I’ve been musing recently about role-playing games that made me think, that generated ideas and reflection even though I didn’t enjoy them all that much as games!  I mean, it’s easy to praise from your favourite games; you love them, play them, discuss them quite naturally.  But there are games that didn’t float my boat for whatever reason — and yet taught me something interesting, useful, intriguing.  Believe me, if they are your favourite games, I’m not dissing your preferences.  I’m very aware of the fact that different people like different things and I’m delighted that there are a variety of games out to suit not only different people and groups, but for our different moods and changing preferences.  I will try to explain why they didn’t move me as games but still made my gaming better.

1. Primetime Adventures (1st ed.)

Cover: Primetime AdventuresWhy I didn’t like it: (1) The very minimalist randomization mechanic (essentially heads-or-tails results) was frustratingly insufficient to provide either suspense or a good sense of an ability’s usefulness, i.e., how good are you at anything if the roll results are more important than the ability score.  I note that this changed with the 2nd edition, so I must not have been the only one unsatisfied with the mechanic.  However, the new mechanic involves getting a certain number of playing cards that will be used to resolve the action.  I have not played this version, but I would fear the effect found in _Castle Falkenstein_, which also resolved skill use with playing cards and where the cards were far more important than your ability rating.

(2) The screen presence score per episode got in the way of story development for me; showing up for an episode where I knew I had low screen presence felt like I was condemned to be a cheerleader, no matter how good an idea I might have, and even if the player with higher screen presence was off his or her game that night.  And if someone with high screen presence could not make it for a certain episode, you might as well cancel the game for the evening.

(3) The fan mail mechanic, while a clever idea, did not work all that smoothly in our group, perhaps because not all players wanted to reward the same aspects of play.

(4) The aspect that most bugged bugged me was the use of a a character “issue” as a funnelling device for all important action.  While I agree that player characters are more interesting when they are focused, being reduced to a single issue per character made the PCs repetitive and clichéd.  I prefer more richly detailed characters.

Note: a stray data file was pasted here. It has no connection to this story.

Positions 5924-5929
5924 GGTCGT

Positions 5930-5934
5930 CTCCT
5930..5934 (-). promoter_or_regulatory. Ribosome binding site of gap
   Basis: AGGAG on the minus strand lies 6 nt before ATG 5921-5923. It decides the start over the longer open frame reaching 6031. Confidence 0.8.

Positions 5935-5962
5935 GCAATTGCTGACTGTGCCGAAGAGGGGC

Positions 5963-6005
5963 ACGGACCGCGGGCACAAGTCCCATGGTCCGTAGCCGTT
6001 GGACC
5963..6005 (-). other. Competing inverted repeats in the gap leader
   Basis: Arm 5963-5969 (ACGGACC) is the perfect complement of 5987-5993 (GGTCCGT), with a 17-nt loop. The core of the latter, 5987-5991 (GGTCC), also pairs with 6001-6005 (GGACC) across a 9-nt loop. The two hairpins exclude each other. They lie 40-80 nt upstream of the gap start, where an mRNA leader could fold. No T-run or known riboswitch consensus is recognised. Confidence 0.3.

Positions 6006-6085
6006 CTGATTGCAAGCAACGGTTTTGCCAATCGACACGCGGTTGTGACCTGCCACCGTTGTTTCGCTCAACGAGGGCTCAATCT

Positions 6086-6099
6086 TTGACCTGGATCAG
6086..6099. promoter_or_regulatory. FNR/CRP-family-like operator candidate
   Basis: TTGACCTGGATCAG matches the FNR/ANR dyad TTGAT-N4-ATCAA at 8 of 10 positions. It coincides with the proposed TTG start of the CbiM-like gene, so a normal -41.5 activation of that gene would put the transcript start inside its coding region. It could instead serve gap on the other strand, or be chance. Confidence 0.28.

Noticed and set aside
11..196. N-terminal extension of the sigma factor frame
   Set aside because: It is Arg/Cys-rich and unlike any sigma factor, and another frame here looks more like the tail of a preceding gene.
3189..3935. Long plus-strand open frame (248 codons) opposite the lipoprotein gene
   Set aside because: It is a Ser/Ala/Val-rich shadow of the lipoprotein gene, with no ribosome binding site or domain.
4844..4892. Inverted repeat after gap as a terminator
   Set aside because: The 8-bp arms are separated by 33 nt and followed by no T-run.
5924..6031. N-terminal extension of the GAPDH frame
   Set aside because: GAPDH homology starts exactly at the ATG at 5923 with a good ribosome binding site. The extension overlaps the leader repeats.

Why it made me think: The series and episode pacing really made me think about structure and how best to provide and use it. Before that, I had thought mostly in terms of characters, acts, and overall episode.  This filled in the levels between character and act (scenes) and above episode (series or arcs).

2. Dogs in the Vineyard

Cover: Dogs in the VineyardWhy I didn’t like it: Maybe it’s a bit harsh to list this as a game I didn’t like.  While I had zero interest in the original setting, a friend of mine ran a noir game centred on the Black Dahlia murder, and it worked very well.  On the other hand, the idea that player characters essentially create and/or impose the morality scale in a setting was both attractive and creepy, and so I tend to be picky about which group of people I can play this game with.

Why it made me think: (1) The conflict escalation idea — from e.g., social to physical to armed — was a terrific idea.  It definitely led to changes in the way I approach conflict in games, both as a player and as a GM.  (2) Fallout — the idea that taking damage or failure in conflict leads to lasting changes in your character — was also quite interesting, though the specific mechanic made it a little less portable to other games.

3. Burning Empires

Cover: Burning EmpiresWhy I didn’t like it: Ah well. I actually wrote a review on for this game, and in so doing got some people frothing mad at me.  In short, BE was way too rules-heavy for me or the rest of my group, and to top it off it didn’t provide a setting section I could have used with another system.

Why it made me think: (1) The world-building part of setting up the game was very successful and popular even with players who otherwise hated the game.  While many other games before and since have included an initial world-building step, BE did this in a very organized fashion that provided cohesion to the result, and character and NPC creation tied directly into it.  This gave the players significant investment in the setting.